I have a short fuse. It does not take much to upset or irritate me, as I am certain even my three year old son can attest to. However, that does not stop me from trying to be kind and teaching the importance of kindness to my boys and my students.
Yesterday, as I walked in to Wells Fargo bank in our small town, I was approached by a protester for the Dakota Access Pipeline project. I smiled at him and listened to what he had to say. He was a respectful man protesting peacefully. It is my hope that everyone whom he encountered yesterday treated him with kindness.
As I search through various posts on social media, it saddens me to see such hateful, ignorant comments. We live in a world protected with screens. We think that simply because we are behind our computer or behind our cell phone that we can say whatever we want. But we shouldn’t. Speaking our minds is generally completely unnecessary. Again, this is something that I have not always been good about, but I am working on it.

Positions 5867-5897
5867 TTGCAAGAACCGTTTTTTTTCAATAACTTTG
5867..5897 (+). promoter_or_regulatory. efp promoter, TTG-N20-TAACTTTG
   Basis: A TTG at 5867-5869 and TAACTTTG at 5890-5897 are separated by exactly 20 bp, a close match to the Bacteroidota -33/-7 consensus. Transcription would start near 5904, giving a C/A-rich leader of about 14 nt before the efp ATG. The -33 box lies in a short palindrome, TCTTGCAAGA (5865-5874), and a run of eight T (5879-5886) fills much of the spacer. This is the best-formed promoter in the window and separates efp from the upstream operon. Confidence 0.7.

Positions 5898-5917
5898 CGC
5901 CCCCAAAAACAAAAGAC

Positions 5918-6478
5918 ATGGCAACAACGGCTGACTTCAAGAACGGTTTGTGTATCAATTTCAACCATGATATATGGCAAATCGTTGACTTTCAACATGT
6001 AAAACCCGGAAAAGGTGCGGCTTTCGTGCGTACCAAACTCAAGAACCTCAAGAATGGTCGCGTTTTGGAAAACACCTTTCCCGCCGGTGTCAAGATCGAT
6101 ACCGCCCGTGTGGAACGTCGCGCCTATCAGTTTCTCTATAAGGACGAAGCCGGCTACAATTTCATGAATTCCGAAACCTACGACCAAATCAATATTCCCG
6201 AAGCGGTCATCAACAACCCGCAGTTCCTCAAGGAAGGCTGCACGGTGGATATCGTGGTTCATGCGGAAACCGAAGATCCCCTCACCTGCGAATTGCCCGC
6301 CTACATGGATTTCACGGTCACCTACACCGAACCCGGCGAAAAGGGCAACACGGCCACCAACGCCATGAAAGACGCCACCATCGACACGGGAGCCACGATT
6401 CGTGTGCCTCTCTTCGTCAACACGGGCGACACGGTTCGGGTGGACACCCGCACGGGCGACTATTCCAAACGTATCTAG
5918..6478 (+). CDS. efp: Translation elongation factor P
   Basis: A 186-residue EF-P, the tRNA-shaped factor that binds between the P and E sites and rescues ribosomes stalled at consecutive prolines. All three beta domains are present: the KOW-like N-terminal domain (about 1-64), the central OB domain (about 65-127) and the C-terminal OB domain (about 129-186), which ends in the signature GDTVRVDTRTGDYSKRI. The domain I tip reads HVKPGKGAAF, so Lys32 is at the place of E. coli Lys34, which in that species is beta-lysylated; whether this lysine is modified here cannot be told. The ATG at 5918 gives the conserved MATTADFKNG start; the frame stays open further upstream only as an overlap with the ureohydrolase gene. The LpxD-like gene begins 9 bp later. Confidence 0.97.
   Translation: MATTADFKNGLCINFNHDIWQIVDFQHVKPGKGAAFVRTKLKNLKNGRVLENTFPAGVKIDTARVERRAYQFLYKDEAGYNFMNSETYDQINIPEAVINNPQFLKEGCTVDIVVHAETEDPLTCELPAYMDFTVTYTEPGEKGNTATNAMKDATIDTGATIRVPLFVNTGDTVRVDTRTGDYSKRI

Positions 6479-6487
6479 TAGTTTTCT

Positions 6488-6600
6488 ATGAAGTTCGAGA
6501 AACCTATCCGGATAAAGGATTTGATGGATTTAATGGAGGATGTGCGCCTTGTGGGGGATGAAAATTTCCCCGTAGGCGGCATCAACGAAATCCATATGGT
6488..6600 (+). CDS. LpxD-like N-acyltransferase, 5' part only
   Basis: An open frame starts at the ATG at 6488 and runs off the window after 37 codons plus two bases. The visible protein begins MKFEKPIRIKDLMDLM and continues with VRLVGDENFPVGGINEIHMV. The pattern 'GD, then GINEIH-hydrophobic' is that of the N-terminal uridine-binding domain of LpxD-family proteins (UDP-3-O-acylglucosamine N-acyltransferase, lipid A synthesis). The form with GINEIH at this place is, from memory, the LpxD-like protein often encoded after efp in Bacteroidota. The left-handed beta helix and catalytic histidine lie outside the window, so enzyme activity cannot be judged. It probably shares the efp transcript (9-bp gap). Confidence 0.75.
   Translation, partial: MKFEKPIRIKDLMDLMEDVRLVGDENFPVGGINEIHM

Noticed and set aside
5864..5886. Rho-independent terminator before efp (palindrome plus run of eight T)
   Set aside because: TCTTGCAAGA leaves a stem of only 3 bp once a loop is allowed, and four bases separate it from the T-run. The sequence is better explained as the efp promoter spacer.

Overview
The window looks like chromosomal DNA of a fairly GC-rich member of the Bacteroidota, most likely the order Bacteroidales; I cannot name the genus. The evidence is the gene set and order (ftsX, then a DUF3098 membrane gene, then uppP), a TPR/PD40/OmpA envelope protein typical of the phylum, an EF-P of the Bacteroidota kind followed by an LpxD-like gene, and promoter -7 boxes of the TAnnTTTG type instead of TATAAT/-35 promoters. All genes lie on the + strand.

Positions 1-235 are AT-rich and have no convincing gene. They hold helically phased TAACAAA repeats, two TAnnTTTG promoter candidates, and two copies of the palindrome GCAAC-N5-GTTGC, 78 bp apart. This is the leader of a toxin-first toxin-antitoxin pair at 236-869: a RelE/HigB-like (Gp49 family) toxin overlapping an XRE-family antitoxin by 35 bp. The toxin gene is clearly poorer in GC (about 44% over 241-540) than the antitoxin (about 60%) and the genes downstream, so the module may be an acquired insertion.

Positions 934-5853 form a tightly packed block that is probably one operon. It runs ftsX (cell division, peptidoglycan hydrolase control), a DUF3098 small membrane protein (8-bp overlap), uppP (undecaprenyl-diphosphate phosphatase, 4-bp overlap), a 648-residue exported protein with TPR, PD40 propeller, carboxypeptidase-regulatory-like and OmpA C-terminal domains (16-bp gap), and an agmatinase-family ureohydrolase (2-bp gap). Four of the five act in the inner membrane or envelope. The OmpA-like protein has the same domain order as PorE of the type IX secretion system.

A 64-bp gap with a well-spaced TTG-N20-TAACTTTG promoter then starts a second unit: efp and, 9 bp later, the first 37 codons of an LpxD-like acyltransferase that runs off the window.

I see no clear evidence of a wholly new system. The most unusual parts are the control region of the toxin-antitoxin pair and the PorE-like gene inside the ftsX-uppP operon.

The way we say things is also important. One of my principals showed us a video for State Farm Insurance. You’ll notice that both the girl and the man say the exact same phrases, but the way in which they say the phrases differs quite greatly. This video reminds me that saying things with a smile on my face and with kindness in my voice can really make all the difference.
My hopes for me:
- That I can continue to become a calmer, kinder person.
- That I can live by the things I encourage others to do.
My hopes for you:
- Speak and write kind words.
- Avoid arguing with people who will never be changed.
Thank you for reading,
The Displaced City Girl